Ashurbanipal Library 3 can be the one that sticks.

French election an agonizing reminder of what GOP might have done

The past 100 days have confirmed the obvious fact that President Trump is comprehensively unfit to hold public office. This reality is privately acknowledged among political and policy professionals in both parties–including by many who serve within the Trump administration itself. It’s still hard to believe that we elected a grifting, alt-right demagogue to our highest national office. I certainly presumed America was better than that, that the traditional guardrails of our political system would protect us. Apparently, we are not, and these guardrails turned out to be weaker than we thought.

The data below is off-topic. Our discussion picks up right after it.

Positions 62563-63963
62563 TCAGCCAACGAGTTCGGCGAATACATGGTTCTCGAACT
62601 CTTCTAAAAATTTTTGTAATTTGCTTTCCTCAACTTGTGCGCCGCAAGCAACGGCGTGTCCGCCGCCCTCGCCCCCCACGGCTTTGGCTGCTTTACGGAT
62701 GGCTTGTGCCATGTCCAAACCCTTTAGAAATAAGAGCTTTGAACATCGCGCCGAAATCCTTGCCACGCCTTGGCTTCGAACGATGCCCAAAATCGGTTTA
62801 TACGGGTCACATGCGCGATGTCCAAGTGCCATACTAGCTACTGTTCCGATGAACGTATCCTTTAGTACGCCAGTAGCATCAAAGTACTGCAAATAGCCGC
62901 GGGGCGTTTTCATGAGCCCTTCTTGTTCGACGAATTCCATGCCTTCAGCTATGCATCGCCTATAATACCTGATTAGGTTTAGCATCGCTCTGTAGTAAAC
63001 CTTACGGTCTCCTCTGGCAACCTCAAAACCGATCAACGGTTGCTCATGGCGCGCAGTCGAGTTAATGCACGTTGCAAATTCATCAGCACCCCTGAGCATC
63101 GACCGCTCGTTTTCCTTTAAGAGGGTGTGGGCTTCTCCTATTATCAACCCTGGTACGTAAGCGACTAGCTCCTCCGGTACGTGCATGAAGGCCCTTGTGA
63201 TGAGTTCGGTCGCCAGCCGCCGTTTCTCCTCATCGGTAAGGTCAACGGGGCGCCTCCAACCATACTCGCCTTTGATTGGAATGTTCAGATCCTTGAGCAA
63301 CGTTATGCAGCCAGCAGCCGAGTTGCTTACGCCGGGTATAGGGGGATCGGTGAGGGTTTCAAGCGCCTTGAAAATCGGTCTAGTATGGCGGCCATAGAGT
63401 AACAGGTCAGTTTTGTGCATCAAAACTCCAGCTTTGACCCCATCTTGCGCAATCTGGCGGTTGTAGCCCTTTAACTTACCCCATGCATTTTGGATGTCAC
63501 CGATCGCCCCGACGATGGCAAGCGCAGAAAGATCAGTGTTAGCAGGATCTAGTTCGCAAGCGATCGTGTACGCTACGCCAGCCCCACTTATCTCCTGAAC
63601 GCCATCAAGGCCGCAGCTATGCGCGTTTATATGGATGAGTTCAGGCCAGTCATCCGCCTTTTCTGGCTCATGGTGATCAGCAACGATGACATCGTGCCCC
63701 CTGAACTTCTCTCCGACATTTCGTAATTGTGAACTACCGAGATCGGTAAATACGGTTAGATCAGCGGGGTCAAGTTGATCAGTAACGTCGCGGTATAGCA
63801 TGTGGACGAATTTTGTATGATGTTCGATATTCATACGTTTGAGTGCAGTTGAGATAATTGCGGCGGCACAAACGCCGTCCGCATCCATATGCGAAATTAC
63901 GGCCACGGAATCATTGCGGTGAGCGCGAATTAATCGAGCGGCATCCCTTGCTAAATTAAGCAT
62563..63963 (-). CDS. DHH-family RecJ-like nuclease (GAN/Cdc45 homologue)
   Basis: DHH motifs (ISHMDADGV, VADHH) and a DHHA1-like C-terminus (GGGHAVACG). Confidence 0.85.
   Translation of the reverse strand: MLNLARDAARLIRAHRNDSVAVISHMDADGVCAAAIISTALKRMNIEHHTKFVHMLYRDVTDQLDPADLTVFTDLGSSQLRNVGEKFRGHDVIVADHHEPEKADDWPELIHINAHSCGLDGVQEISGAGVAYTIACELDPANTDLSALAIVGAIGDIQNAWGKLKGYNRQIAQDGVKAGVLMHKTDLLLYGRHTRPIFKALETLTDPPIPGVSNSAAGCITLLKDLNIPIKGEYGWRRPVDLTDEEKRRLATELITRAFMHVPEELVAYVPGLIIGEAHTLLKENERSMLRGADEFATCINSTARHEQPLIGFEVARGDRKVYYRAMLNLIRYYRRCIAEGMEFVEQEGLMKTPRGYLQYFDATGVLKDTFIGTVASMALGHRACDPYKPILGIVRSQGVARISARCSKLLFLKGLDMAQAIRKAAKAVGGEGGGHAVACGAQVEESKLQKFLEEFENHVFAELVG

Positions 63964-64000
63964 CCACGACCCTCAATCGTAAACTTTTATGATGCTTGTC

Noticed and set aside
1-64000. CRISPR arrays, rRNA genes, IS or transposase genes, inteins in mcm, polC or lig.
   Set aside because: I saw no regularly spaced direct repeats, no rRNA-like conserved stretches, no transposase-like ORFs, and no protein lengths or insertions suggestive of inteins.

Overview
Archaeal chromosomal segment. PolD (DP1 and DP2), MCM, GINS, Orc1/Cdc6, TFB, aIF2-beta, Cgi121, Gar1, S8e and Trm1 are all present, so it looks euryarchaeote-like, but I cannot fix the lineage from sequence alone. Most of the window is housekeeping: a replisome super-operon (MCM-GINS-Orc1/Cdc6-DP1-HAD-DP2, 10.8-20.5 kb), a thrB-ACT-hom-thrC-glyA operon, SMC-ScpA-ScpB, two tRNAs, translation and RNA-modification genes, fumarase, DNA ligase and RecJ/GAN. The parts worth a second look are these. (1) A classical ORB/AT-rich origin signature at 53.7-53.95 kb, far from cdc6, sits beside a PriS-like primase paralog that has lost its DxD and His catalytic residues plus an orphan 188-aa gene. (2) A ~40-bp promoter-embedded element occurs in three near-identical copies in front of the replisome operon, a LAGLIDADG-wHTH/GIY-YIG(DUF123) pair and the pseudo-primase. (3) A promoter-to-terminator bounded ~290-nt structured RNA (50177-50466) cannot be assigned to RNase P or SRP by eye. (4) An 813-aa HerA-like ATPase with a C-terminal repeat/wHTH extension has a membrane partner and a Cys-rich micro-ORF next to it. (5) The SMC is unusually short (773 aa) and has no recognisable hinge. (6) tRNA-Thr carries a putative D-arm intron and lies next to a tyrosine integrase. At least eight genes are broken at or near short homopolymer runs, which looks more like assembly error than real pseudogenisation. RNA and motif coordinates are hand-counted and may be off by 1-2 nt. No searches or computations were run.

France faced a rather similar dilemma heading into this week’s election. French political leaders’  handling of this challenge provides an aching reminder of what might have been.

Continue reading “French election an agonizing reminder of what GOP might have done”